Sure, we talk a big game about high-falutin’ techno-logical mumbo jumbo around these parts, but now it’s time to flex those flabby brain-bags and see what you know about old-school manufacturing tech. Ready? Go.


In the 1937 “Radio Nurse,” was possibly the first (and most horrifying) baby monitor design and was housed in a two-part Bakelite clam-shell construction. ‘Bakelite’ is the trade-name for an early thermoset polymer (‘polyoxybenzylmethylenglycolanhydride’… no kidding) first patented by Leo Baekeland in 1907.

By the Thirties, the technology for the home radio was a cheap commodity, and nearly everyone already owned one. To stay in business, manufacturers designed radios for the every room and in every color. Soon, houses were chock-full of radios, and companies struggled to find new reasons for consumers to buy more of them.

After the Lindbergh Kidnapping media frenzy, the public was worried about the safety of their children. Purportedly, the president of Zenith Radio Corp., came up with the idea of a baby monitor so that he could verify the safety of his daughter from his private yacht. It would seem a mere side-note that the industry was searching desperately for new reasons to sell radios, and that fear for the safety of one’s children is an impressively effective sales motivator.

The sculptural form conceived by Japanese-American sculptor Isamu Noguchi was the artist’s first industrial commission, and its forms are intended to evoke something like a nurse’s cap and the face of a Japanese fencing (Kendo) mask, symbolizing a loving, watchful eye, and a bodyguard combined. (Like a baby monitor and Darth Vader in one!)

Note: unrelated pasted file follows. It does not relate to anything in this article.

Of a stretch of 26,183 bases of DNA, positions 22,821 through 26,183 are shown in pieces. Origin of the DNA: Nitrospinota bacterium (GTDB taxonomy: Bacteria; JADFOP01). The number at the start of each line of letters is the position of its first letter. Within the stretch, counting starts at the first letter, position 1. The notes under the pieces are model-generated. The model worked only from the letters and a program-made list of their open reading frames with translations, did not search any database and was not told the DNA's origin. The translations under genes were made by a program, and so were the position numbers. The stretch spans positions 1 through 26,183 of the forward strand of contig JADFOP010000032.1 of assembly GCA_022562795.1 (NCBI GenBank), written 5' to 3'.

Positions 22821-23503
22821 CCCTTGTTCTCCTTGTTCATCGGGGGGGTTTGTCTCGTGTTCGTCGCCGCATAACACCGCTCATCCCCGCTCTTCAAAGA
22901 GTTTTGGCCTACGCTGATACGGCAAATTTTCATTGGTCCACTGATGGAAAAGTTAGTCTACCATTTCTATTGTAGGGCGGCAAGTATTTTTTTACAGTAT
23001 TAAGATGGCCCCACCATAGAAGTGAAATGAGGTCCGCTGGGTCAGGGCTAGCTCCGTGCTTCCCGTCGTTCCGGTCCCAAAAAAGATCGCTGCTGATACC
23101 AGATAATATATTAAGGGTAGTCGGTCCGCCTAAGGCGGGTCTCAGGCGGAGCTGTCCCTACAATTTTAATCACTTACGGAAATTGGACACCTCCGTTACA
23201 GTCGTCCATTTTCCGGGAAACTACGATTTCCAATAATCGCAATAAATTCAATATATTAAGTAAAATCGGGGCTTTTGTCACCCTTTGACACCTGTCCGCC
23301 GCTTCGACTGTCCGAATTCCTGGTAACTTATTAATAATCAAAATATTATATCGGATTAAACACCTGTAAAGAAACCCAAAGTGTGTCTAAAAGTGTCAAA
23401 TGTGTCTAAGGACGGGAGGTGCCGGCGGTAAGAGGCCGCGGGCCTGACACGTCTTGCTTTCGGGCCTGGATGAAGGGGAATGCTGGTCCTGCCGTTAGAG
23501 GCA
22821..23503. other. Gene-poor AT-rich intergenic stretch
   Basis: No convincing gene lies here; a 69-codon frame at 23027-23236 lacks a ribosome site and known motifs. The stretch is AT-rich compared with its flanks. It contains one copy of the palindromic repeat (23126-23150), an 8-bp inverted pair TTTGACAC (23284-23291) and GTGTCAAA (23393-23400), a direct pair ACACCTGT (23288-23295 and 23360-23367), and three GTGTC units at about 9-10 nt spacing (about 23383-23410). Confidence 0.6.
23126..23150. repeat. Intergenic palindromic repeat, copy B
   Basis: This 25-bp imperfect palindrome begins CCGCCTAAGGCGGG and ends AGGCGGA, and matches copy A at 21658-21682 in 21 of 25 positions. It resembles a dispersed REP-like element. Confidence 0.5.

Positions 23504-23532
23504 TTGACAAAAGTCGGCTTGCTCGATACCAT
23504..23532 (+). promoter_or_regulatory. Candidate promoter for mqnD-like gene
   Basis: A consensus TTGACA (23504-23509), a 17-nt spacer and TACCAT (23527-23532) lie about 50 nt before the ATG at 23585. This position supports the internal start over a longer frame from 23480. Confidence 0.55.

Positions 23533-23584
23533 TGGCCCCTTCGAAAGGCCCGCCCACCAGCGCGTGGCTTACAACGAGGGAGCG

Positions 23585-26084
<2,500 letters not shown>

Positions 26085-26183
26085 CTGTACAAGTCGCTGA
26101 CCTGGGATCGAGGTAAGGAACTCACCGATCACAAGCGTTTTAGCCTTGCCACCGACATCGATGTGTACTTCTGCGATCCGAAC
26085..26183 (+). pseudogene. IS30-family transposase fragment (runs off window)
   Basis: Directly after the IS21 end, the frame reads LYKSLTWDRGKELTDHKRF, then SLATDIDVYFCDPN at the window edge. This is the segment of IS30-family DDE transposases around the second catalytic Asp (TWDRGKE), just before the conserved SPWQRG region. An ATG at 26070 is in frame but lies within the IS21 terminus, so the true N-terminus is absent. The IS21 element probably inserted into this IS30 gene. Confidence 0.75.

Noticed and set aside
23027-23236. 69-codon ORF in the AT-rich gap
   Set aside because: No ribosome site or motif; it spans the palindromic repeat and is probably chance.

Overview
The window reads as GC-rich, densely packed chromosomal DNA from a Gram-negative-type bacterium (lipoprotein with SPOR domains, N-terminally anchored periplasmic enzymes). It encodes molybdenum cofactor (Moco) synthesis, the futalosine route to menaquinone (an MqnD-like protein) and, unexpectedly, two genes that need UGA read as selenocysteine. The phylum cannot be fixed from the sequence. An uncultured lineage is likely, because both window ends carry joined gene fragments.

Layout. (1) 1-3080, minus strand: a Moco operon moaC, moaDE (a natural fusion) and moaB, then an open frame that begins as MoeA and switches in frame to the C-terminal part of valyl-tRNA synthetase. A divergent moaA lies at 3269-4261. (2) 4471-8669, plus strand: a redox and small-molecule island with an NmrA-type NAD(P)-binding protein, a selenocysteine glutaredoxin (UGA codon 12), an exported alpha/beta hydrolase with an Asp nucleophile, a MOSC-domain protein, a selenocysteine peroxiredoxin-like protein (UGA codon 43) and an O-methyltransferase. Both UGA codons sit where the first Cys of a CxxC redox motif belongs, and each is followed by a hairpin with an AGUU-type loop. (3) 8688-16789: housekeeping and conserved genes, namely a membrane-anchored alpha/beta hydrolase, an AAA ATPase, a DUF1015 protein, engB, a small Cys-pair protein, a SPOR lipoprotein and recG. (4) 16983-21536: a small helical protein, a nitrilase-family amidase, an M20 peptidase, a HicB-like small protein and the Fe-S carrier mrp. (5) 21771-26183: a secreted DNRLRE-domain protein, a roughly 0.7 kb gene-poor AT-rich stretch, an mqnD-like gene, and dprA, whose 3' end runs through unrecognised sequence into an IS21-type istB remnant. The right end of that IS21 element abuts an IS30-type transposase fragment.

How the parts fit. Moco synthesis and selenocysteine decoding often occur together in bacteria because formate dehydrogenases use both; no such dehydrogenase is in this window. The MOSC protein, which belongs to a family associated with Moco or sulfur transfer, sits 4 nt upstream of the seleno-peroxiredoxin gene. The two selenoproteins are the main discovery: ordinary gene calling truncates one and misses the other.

What processes were used in tooling and manufacturing the housings for this bad boy, given that it was manufactured long before CNC or EDM? Keep in mind we have to cut both core and cavity tools for each half, with tight enough tolerances for the parts to fit together nicely. We think we have a general idea (see below), but I’m really interested in the specifics of the process.


I figured Noguchi, being a traditional sculptor, not a trained industrial designer, probably sculpted using whatever medium was comfortable for him (clay, wax, plaster, etc), and would have then passed the design along to a pattern-maker to develop master design template, which would then–by some magical powers unknown me–have been used to machine the tool.

I shot a note over to our friend @joemoak of formlovesfunction, and he reminded me about the good ol’ Pantograph, and sent along a nice video of a simple garage-shop approximation of the process.

But I’m not satisfied. How did this process work?

  • How did the pattern-maker measure and precisely duplicate the designer’s model?
  • How was the pattern made?
  • How was the pattern used?
  • How could tolerances be maintained such that the ribs and bosses aligned perfectly between parts?
  • Sure, something like this might work for machining the cavity, but what about the core?



Adam O'Hern is an industrial designer, designing products ranging from laptops to power tools, classroom toys to bathroom fixtures, and pro audio gear to guitar tuners. In 2008 he founded, and in 2010 co-founded EvD Media with Josh Mings of, and the two collaborate on the podcast.